From the late 90’s to his untimely passing, Steve Jobs has been known as two things – the guy behind one of the most innovative companies of all time, Apple, and the guy in sneakers, jeans and a black mock turtleneck. Granted, the former made him an immortal icon in the tech industry. But it’s the later which showcased his philosophy of personal branding and prioritizing, and became a large part of what made Jobs a cultural icon.
Jobs wasn’t the first person who sought consistency in his public outings to the point that he would always be seen wearing exactly the same thing. Albert Einstein always wore a gray suit. Johnny Cash was always dressed in black. Mark Zuckerberg’s casual style revolves around jeans and gray t-shirts. People are known to adopt certain styles, or even certain items of clothing, as if they were uniforms, and use them to either remove the daily drag of deciding what to wear, or to become highly recognizable by their clothing choices.
This is, however, the exact opposite of what fashion and trends seem to be doing. Promoting the constant change by releasing different clothing in seasons, and then building trends around them, the constant change of fashion could, at best, fit into a single style, although this isn’t always a case within the same brand. As it’s often said that style and trends don’t always go hand in hand, what Jobs and people like him did way develop a personal style to its natural extreme, where style becomes a single combination of clothing. And it wouldn’t work well for everyone.
Einstein, Jobs, Cash and Zuckerberg could afford this kind of restriction for themselves because the body of work they performed touched people’s lives in a very profound way. They themselves don’t have to show how they evolve by a change of their clothes because the products of their work showcase their personal evolution, and it’s the clothes that are there to provide the link between all the different phases in their work. They are there to ground everything in a single recognizable image.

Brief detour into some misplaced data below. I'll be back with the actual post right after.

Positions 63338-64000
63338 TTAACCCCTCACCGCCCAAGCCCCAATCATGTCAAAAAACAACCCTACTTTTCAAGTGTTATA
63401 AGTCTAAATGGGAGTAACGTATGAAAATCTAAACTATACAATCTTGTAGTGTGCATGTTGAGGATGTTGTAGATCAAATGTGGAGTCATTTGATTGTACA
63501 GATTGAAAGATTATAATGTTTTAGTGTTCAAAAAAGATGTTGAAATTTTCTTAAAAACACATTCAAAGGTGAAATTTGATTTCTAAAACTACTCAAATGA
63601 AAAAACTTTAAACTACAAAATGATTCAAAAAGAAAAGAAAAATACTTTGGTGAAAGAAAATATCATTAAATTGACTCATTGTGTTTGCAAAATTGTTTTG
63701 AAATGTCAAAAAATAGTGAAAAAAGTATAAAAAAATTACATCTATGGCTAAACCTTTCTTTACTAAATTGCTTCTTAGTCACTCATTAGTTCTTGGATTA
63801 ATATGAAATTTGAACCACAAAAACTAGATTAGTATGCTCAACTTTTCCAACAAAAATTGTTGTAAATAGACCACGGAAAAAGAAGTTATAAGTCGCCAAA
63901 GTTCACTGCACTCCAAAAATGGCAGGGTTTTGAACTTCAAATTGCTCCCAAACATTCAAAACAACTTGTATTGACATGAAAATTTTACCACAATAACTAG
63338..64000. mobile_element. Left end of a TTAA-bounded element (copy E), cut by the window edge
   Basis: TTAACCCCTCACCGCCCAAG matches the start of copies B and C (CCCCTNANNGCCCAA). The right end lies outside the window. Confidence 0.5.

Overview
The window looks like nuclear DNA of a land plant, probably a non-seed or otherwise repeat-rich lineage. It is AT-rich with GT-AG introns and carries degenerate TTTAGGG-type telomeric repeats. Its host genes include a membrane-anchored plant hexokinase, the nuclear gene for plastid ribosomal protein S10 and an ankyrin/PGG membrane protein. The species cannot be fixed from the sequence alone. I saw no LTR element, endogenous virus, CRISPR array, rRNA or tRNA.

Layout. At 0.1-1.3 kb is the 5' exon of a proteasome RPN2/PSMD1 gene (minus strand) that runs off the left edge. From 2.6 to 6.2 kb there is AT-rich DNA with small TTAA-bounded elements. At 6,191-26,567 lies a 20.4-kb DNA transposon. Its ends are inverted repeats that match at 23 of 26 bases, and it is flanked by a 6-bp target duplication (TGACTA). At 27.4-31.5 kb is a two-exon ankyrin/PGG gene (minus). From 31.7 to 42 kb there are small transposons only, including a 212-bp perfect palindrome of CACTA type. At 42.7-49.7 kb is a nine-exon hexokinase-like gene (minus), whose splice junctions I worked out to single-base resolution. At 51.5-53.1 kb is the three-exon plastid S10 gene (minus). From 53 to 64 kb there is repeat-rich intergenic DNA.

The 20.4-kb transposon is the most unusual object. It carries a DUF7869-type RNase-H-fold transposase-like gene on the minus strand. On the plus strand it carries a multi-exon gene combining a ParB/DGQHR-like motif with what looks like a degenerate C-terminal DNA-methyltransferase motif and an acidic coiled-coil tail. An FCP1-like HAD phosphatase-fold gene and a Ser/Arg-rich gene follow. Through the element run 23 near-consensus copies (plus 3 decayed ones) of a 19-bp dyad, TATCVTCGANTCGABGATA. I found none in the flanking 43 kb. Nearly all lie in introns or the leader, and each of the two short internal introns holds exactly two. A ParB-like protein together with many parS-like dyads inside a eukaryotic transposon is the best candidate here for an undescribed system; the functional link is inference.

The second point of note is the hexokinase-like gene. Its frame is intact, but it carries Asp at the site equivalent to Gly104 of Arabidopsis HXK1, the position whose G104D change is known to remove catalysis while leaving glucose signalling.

Another message that is conveyed by this kind of unusual fashion choice of always wearing the same is that the person who is doing it has more important things to think of. If clothes are a way of expressing ourselves, Jobs’ clothes said about him that he was more interested in developing Apple products than being distracted by things like choosing what to wear. It is a testament of focus very driven persons have and is as such a representation of their personality. Just as someone would have Verdict products because they fit into their lifestyle, others could chose an uniform for themselves because that is what represents what matters to them the most –their body of work. If viewed like that, Jobs’ influence on the world of fashion, or lack thereof, would be in the fact that his choices clearly depicted a person who isn’t guided by any trend that comes from the outside, but only by the things he carries on the inside, which were in his case related to creation, efficiency and progress.